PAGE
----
cranberry, pear, and ginger chutney

Why do cranberries only get love around Thanksgiving time?  I guess dried cranberries have sort of become a thing over the past decade or so (thanks Craisins) but fresh cranberries need to take center stage more often, too.  Why?  Because they are beautiful and delicious.

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I don’t think I was ever subjected to old-school cranberry sauces (of the jelly mould variety) in my youth, and if I was I must have blocked it from memory.  As an adult I’ve become quite fond of cooking cranberries down into chutneys to serve with turkey or spread on sandwiches.  I thought I had a winner of a recipe in years past until I tried this one this year.  This one involves pears, ginger, lemon and orange zest, cinnamon, cloves, and shallots.  It’s a whole lotta beautiful in a bowl.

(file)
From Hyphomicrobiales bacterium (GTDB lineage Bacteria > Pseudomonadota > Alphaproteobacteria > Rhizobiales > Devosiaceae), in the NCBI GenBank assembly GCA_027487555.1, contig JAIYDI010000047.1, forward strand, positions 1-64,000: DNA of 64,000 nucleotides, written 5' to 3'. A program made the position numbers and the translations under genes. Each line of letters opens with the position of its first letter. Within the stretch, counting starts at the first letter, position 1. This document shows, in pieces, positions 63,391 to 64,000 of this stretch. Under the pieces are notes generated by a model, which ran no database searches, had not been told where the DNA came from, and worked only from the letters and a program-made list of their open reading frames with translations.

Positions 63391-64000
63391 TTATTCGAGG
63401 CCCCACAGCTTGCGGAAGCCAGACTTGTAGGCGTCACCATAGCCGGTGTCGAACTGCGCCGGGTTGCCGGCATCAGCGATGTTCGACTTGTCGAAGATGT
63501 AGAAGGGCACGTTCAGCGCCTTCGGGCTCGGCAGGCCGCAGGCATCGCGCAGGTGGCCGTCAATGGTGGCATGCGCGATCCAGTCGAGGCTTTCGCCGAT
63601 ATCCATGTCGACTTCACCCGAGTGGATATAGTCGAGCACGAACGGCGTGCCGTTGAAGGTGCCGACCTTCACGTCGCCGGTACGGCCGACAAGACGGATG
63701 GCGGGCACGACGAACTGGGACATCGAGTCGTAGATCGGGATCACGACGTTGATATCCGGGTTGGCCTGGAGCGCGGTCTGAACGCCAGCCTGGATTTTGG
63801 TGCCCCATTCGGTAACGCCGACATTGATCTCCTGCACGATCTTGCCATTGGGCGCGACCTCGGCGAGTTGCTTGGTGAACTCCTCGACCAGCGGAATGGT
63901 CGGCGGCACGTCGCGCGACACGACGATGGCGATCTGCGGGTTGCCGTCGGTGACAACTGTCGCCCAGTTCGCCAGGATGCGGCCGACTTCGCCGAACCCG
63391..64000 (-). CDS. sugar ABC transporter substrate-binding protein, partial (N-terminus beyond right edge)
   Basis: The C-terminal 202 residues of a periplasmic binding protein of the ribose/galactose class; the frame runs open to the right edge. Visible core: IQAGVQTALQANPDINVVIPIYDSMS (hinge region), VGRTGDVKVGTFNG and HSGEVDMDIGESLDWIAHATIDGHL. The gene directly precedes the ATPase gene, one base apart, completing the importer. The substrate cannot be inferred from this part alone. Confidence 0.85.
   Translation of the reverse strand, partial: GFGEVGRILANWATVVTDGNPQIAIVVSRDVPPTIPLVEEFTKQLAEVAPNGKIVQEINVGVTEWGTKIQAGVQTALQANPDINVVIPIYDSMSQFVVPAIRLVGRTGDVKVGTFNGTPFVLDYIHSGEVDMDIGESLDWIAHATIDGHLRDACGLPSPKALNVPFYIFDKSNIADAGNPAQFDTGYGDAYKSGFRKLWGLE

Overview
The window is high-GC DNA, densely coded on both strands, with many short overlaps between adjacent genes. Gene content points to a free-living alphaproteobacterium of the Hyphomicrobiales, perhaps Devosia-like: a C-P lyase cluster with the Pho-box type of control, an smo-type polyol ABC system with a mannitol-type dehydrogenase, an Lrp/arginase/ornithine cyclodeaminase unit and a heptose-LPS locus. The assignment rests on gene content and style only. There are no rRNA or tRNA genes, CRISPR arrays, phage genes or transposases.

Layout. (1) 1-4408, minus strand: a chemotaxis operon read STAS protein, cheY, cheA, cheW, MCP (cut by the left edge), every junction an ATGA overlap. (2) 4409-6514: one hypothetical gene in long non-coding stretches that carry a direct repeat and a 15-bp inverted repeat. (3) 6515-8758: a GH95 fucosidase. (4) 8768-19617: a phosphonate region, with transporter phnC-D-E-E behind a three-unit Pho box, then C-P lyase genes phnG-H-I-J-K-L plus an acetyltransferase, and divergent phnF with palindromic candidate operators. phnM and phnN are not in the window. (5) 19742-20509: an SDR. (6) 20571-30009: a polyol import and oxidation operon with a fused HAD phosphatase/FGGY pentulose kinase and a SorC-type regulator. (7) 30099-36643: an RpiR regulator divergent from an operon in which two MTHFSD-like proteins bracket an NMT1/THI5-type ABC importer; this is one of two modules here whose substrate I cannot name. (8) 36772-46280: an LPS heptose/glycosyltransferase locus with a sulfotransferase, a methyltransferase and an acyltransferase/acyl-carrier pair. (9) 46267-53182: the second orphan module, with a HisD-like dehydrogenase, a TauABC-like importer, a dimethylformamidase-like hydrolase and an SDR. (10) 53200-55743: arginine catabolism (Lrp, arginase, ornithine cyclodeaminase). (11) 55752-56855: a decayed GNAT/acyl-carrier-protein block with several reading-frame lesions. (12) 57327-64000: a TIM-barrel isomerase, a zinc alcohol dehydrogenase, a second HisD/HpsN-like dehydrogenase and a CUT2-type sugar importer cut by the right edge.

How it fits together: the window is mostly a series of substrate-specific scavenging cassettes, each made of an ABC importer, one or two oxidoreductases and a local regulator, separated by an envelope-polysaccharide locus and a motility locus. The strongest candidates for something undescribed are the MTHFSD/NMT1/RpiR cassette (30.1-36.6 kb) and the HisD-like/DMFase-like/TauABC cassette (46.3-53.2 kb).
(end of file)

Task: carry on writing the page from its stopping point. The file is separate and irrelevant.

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Once you’ve cooked the cranberries long enough they start to soften and burst and become wonderful.  Yes I made this chutney for Thanksgiving but I totally think it would be good any time of year that you are able to find fresh cranberries.  When paired with a little Brie cheese it makes an out-of-this-world grilled cheese.  Trust me on this one.  It would also make an excellent addition to a burger off the grill  in the warmer months or an excellent accompaniment to a cheese plate with some crackers, grapes, and candied nuts.  Dream big.  Just don’t save it for only one day a year.